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Submitted by Farhan Khalid - PGDMB11/18 Sushant Vimal PGDMB11/53 M.Omkar PGDMB11/74

Executive Summary
Objectives The objective of this report is to study the external environment of the Aviation Industry in India. Subsequently, internal environment analysis is conducted for IndiGo Airlines. With the help of this comprehensive study, we have suggested recommendations that can be adopted by IndiGo to sustain its competitive advantage by utilizing its cost leadership strategy. Methods Used To understand the important factors responsible for the formulation of corporate strategy, we have utilized Strategic Management tools like Porters Five Forces model .Value Chain analysis & SWOT analysis. Limitations Due to confidentiality clause and corporate policies of the company, accurate financial data could not be obtained for IndiGo Airlines. However, most recent and reliable data sources have been referenced for the analysis of this case. Findings IndiGo airlines entered the low cost carrier market in aviation industry in 2006. It has been able to achieve its break even within two years of its launch. Despite the decline in the aviation industry and global economic slowdown, IndiGo has accelerated its growth rate. Also, IndiGo being a new entrant has managed to become a cost leader in its sector.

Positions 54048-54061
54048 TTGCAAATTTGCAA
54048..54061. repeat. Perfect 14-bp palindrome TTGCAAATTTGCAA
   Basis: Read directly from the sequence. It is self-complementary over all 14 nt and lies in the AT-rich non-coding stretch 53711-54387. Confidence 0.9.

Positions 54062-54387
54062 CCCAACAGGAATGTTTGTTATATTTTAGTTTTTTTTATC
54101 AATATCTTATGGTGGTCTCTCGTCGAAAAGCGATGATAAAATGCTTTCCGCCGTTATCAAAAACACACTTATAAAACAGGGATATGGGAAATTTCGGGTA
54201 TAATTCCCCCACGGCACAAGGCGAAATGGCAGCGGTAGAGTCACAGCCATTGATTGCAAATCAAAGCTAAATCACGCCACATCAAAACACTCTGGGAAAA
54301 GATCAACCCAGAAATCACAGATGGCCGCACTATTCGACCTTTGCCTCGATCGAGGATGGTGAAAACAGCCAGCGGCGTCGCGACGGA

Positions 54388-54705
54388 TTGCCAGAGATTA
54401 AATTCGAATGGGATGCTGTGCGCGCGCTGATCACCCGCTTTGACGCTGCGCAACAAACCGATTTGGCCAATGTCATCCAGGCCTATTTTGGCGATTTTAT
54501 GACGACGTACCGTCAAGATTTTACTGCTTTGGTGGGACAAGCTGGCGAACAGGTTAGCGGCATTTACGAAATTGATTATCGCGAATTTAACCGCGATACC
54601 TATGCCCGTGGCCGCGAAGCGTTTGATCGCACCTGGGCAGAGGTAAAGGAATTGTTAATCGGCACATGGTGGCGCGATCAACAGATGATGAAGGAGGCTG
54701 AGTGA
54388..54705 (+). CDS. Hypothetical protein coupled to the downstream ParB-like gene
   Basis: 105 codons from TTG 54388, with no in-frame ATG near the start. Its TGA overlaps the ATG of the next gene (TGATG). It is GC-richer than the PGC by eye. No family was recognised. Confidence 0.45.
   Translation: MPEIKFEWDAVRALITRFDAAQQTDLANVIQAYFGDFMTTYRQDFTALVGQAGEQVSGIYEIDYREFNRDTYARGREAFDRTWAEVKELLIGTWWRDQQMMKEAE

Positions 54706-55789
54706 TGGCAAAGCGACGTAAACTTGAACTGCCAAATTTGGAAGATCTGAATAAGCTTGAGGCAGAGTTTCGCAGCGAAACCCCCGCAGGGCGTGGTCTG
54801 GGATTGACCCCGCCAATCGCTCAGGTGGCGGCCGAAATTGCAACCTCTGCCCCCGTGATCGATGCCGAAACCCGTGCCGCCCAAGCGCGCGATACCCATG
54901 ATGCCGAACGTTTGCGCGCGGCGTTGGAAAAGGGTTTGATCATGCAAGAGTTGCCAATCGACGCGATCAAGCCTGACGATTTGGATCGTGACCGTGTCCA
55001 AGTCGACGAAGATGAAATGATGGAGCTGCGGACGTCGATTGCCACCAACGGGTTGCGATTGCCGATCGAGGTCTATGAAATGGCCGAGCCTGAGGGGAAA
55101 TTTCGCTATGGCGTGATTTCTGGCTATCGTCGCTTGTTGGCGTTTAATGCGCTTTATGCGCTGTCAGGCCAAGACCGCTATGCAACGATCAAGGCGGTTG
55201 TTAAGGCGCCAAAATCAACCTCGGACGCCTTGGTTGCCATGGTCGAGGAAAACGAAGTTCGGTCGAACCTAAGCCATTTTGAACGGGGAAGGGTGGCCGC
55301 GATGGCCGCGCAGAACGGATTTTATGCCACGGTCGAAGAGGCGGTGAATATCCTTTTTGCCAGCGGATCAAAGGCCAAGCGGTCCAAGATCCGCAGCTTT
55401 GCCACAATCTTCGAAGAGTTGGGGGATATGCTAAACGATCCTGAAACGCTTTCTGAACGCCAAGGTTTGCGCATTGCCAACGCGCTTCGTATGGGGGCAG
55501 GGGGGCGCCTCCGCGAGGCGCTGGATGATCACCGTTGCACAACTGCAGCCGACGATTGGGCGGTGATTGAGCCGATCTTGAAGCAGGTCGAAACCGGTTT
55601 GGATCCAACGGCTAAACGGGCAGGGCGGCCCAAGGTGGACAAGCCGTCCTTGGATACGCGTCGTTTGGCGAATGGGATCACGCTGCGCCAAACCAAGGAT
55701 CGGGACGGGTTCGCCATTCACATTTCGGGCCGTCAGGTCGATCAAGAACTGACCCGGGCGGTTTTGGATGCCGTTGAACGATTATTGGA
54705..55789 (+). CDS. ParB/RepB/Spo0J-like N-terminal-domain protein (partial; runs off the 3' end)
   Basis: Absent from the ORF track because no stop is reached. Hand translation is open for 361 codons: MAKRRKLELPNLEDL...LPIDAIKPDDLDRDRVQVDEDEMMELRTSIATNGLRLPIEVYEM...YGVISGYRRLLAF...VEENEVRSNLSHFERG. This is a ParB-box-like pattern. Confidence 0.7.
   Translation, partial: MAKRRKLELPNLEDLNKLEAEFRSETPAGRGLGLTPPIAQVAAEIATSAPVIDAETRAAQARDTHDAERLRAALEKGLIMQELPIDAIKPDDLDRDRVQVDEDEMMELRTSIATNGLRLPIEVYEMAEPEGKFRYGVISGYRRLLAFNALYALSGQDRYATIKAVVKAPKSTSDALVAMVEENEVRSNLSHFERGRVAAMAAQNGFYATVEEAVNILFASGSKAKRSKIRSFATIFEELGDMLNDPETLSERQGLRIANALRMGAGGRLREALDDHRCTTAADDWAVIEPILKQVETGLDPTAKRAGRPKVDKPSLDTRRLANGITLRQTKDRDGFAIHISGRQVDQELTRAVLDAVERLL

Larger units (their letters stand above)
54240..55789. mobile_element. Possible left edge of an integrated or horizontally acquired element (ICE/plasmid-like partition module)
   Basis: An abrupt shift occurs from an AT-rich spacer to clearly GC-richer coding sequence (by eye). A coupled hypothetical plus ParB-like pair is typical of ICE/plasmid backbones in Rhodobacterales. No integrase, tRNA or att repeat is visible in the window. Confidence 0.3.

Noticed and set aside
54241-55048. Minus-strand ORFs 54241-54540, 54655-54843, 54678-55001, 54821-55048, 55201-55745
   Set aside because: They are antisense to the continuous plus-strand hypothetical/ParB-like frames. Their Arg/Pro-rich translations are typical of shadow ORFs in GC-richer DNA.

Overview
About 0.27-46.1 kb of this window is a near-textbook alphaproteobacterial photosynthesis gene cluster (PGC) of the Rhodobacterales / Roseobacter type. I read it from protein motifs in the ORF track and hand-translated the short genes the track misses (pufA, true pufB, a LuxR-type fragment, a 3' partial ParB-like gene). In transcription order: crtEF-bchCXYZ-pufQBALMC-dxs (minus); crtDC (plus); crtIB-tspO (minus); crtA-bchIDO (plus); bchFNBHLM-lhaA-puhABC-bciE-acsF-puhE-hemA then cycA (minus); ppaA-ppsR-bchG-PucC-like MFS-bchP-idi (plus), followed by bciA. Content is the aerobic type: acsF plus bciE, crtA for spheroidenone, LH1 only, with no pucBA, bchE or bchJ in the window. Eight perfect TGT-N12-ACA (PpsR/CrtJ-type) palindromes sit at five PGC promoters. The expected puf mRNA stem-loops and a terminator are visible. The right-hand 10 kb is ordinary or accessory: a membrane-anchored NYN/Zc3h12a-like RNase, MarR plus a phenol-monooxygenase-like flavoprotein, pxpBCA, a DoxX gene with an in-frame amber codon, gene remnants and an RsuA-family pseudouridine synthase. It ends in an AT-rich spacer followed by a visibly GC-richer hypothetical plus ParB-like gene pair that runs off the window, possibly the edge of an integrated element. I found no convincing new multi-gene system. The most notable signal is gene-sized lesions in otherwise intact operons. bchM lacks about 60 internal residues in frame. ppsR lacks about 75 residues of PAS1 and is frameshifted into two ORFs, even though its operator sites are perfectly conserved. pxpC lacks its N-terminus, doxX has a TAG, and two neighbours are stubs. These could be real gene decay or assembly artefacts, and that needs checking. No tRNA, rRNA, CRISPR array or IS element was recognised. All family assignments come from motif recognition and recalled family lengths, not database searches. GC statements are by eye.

India is one of the fastest growing aviation industries in the world. Because of the introduction of liberalization policy in the Indian aviation sector, the industry has witnessed a vast difference with the entry of the privately owned full service airlines and low cost carriers. In 2010, the private carriers accounted for around 84% share of the domestic aviation market. Besides, there was significant increase in the number of domestic air travel passengers. Some of the factors that have resulted in higher demand for air transport in India include the growing purchasing power of middle class, low airfares offered by low cost carriers and the growth of the tourism industry in India. The growth in the aviation industry looked promising and hence attracted many low cost carriers like SpiceJet, GoAir and IndiGo after the success of Air Deccan in 2003(Exhibit 1) . On one hand, the booming opportunities incited players to expand capacity but on the other hand, rising fuel costs and taxation rates, increased the operational costs. Thus the low-cost players found it difficult to maintain their commitment. In their urge to survive, they were compelled to increase prices, add free refreshments and beverages on-board, etc. Some players sought refuge in mergers, whereas some survived by modifying their business model. However, amidst this aviation turmoil, IndiGo continued to fly high. In its endeavour to consistently maintain low costs and provide low fares, IndiGo resorted to measures like outsourcing and having a homogeneous fleet. IndiGo is the latest entrant as a low cost carrier in the aviation industry of India. It started its operations on August 4, 2006. InterGlobe Enterprises, a renowned travel corporation, is the owner of IndiGo. The IndiGo team uses all of these resources to design processes and rules that are safe and simple, that make sense, and that cut waste and hassles, which in turn ensures a uniquely smooth, seamless, precise, fares that are always affordable. IndiGo Airlines was named the Best Low-Cost Airline Central Asia / India for customer Product and Service Quality at the 2011 World Airline Awards The airline currently operates 259 daily flights with a fleet of 44 brand new Airbus A320 aircraft and flies to 26 destinations. This year Indigo has started operating international flights to Dubai , Muscat & Bangkok. Below are the key factors of the business model of IndiGo airlines: A single passenger class. Single type of airplane to reduce training and service cost. No frills such as free food/drinks, lounges. Emphasis on direct sale of ticket through Internet to avoid fee and commissions paid to travel agents. Employees working in multiple roles. Unbundling of ancillary charges to make the headline fare lower To know about the industry attractiveness of aviation and the factors that helped IndiGo enter this market, we used the Porters Five Forces model. SWOT analysis of the company was done to understand the current positioning of the company based on the analysis of external and internal environments. For internal analysis, we studied the criteria for sustainable competitive advantage as well as the Value Chain Analysis. Further, the analysis of government policies, competitors strategies and other variables like fuel prices, increasing domestic traffic, economic downturn etc will lead us to the external influences that affect the aviation industry of India. Thus all these analysis will help us in formulating a strategy for Indigo.